- Early Years
- Then to Now
The Veiled Virgin was created in flawless Carrera marble by the renowned Italian sculptor Giovanni Strazza (1818-1875) in Rome. Other examples of Strazza's work may be seen in the Vatican Museums and at the Archbishop's Palace in Milan. The St. John's Veiled Virgin was described by The Newfoundlander (4 December 1856) as the second such work by Strazza resembling a veiled woman. There are similar marble busts depicting veiled women in Canada, the United States, Ireland and England. None, however, are as meticulously crafted as the Newfoundland Veiled Virgin by Strazza: the facial features and the braids in the hair are clearly visible through the stone veil.
On 4 December, 1856 Bishop John Thomas Mullock recorded in his diary: "Received safely from Rome, a beautiful statue of the Blessed Virgin Mary in marble, by Strazza. The face is veiled, and the figure and features are all seen. It is a perfect gem of art." The Veiled Virgin remained at the Episcopal Palace adjacent to the Roman Catholic Cathedral in St. John's until 1862, when the Bishop presented the bust to the Superior of Presentation Convent, Mother Mary Magdalene O'Shaughnessy. Bishop Mullock's sister, Sister Mary di Pazzi Mullock, was a professed member of that community, and later its Superior.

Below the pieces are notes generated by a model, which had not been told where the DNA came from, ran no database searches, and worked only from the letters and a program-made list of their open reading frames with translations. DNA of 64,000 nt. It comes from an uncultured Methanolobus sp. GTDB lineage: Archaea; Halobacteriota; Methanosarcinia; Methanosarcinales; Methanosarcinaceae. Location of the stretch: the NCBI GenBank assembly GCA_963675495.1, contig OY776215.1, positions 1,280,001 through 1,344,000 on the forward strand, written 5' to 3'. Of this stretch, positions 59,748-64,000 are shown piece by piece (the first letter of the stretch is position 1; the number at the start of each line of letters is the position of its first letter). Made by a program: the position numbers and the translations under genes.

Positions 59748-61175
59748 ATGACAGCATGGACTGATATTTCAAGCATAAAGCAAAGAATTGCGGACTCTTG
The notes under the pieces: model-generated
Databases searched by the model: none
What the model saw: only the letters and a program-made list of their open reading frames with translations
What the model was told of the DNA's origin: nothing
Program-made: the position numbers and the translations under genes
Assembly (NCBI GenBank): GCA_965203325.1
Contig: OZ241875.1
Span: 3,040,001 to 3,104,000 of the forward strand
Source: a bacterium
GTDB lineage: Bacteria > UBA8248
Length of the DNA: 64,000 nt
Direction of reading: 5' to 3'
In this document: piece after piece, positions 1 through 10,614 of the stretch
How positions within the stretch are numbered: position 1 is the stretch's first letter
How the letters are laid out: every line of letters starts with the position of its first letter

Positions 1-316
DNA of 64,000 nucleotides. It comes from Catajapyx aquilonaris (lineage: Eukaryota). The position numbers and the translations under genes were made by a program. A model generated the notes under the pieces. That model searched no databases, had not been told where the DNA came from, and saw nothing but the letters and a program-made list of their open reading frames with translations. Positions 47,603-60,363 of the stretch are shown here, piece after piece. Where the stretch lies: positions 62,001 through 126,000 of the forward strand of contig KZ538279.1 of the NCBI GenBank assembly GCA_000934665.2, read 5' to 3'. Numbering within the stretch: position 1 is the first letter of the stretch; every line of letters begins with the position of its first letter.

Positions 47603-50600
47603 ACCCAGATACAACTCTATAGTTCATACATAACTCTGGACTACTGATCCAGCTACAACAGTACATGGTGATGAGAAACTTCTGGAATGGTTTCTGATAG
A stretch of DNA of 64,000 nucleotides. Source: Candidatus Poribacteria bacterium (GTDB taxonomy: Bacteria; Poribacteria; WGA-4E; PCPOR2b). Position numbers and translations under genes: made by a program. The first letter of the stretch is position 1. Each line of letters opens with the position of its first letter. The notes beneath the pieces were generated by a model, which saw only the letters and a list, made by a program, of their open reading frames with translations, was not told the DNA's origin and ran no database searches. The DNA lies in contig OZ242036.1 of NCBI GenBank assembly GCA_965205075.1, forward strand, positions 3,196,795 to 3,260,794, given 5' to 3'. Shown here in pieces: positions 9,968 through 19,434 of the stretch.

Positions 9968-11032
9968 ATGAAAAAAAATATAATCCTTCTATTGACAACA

Strazza's sculpting confidently revives the ingenuity of the Baroque, and represents a technical triumph which surpasses that of any other work of art found in 19th century Newfoundland. The Veiled Virgin also testifies to the close linkages of the Irish Catholic community in St. John's with cultural and nationalist movements of the day in Europe.